Kunskap 22.01.28

Insight letter – Contracting in the New Economy

Do you think about the Ultimatum Game when you negotiate your contracts?

Insight letter on Contracting in the New Economy

In an economy characterised by increasing volatility, uncertainty, complexity and ambiguity (VUCA), businesses and not least lawyers need to think in new ways when drafting and negotiating contracts. Success in contracts regarding e.g. outsourcing, supply chain or joint ventures, lies in the parties’ ability to jointly work towards common goals in a VUCA environment, while keeping friction in the relationship low.

To keep friction low, organisations need to learn from what in behavioural economics is called the Ultimatum Game, an experiment run on thousands of people all over the world. On Wikipedia, the Ultimatum Game is described like this:

One player, the proposer, is endowed with a sum of money. The proposer is tasked with splitting it with another player, the responder. Once the proposer communicates his decision, the responder may accept it or reject it. If the responder accepts, the money is split per the proposal; if the responder rejects, both players receive nothing. Both players know in advance the consequences of the responder accepting or rejecting the offer.

Say the proposer is endowed with 100 EUR. How should the proposer split the money with the responder? A proposer – acting like traditional economists often assume – would propose a, say, 99,99/0,01 split. The proposer would maximise the “profit”. And the responder would accept: 0,01 EUR is better than 0 EUR, right?
Of course, this is not the outcome in these experiments. Proposers often propose 50/50 splits and at 70/30 splits, the responders often get angry and rejects the proposal. That is, the responders walk away from money because they think the proposal is so unfair that it is more important that the proposer gets nothing than getting the 30. The Ultimatum Game and other similar experiments show the strong sense of fairness that humans have.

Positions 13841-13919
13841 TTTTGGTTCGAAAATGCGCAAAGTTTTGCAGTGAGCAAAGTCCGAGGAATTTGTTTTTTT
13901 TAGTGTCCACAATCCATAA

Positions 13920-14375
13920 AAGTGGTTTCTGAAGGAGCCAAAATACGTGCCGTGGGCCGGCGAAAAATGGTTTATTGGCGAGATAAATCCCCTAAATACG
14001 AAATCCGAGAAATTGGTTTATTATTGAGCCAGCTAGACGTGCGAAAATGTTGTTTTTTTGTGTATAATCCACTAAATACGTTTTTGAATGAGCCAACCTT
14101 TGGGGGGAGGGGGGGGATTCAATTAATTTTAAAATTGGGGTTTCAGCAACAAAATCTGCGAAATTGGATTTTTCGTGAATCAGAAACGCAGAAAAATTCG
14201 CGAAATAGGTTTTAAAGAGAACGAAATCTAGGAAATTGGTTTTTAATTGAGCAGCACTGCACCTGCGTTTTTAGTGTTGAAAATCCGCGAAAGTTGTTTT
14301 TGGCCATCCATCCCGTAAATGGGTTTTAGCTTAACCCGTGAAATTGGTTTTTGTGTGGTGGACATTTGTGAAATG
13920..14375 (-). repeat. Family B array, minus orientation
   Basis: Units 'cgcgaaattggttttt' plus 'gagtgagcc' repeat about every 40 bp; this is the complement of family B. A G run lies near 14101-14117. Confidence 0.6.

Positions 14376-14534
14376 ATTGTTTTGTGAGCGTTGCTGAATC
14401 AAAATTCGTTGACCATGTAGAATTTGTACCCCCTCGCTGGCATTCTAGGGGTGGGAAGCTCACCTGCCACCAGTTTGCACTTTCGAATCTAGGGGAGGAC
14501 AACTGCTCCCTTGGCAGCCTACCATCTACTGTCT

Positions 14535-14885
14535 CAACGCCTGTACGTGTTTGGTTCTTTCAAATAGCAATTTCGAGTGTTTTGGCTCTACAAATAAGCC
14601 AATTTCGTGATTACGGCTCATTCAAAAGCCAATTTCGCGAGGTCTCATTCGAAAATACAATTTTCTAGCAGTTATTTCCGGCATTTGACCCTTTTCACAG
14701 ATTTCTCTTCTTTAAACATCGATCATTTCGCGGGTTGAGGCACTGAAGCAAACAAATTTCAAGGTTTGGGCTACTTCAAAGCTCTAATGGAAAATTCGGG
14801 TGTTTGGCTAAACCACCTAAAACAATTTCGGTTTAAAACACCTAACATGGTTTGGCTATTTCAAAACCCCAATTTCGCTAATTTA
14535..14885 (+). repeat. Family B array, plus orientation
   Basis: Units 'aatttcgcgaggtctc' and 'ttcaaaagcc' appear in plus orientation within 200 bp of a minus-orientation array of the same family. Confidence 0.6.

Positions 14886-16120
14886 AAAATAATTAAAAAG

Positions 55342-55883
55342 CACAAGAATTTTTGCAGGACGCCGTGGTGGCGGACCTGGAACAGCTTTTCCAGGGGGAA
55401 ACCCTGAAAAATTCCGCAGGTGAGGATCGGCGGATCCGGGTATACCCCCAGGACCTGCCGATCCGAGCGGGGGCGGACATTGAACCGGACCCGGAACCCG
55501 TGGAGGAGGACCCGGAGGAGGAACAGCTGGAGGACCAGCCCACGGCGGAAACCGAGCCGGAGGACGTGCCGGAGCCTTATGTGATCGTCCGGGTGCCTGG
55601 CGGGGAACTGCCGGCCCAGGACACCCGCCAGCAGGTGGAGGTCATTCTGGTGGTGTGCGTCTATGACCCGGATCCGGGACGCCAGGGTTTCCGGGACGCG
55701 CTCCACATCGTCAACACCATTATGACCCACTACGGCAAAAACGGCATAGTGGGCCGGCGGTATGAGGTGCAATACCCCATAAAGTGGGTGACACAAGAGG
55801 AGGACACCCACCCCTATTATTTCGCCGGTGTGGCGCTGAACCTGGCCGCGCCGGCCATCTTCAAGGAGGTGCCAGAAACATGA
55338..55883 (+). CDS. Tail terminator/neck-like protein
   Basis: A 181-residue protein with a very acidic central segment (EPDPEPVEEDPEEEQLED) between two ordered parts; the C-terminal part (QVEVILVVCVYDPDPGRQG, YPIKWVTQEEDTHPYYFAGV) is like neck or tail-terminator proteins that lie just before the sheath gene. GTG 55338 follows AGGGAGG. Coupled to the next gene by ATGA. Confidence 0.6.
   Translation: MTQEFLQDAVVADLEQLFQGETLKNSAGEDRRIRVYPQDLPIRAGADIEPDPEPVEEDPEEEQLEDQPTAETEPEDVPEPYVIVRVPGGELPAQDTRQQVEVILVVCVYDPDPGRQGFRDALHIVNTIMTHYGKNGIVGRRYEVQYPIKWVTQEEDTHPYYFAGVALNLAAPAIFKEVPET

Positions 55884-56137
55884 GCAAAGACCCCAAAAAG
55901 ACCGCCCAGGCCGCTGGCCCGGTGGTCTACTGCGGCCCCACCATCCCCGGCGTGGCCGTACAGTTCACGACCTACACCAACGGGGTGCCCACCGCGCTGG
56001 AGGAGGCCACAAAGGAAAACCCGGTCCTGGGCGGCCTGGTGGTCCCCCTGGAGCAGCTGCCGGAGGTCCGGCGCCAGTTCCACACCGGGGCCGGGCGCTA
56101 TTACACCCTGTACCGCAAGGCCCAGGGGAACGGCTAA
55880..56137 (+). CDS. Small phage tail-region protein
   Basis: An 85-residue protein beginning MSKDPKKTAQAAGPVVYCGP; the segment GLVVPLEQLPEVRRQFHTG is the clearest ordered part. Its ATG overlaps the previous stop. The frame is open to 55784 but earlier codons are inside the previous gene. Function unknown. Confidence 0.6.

In traditional contract negotiations, the results from the Ultimatum Game are often ignored. The first draft often is like the 70/30 split or worse when it comes to obligations and transfer of risks. Of course, this triggers strong negative reaction for the other party, which not necessarily leaves the negotiations but responds in anger and long mark-ups. Which then makes the original proposer upset (how dare they?!). The parties end up in a negative tit-for-tat game that many would recognise but few remember as value creating.
There is an irony here: Contracts are partly written to prevent the other party from acting opportunistically against the interest of the first party. But sending the “70/30 contract proposal” makes the other party want to retaliate and act against the proposer’s interest. The risk that the proposer (i.e. contract drafter) wants to avoid is actually created by the proposer.

When writing and negotiating contracts in a VUCA environment, it is critical that the learnings regarding humans’ sense of fairness taught to us in the Ultimatum Game are taken into consideration. To be clear, this often requires much more than just sending a traditional contract which is more balanced. When the purpose is (which it should be) to lay the foundations for a commercial relationship where friction is low throughout the term, the traditional, transactional contract must often be abandoned. Instead, a relational contract and the process for entering into such contract should be used. With its focus on creating continuously aligned interest and expectation and basis in strong social norms of fairness, the relational contract is often a better commercial instrument for doing business in a VUCA environment.

Questions for you to think about

  • Do you and your organisation think about the learning’s from the Ultimatum Game when you write and negotiate your more complex and strategically important contracts?
  • How do you yourself react when you receive a draft or proposal which is very unbalanced to the proposer’s advantage?
  • What actions can you begin doing today to start to integrate the learning’s from the Ultimatum Game in your contract drafting and negotiation?

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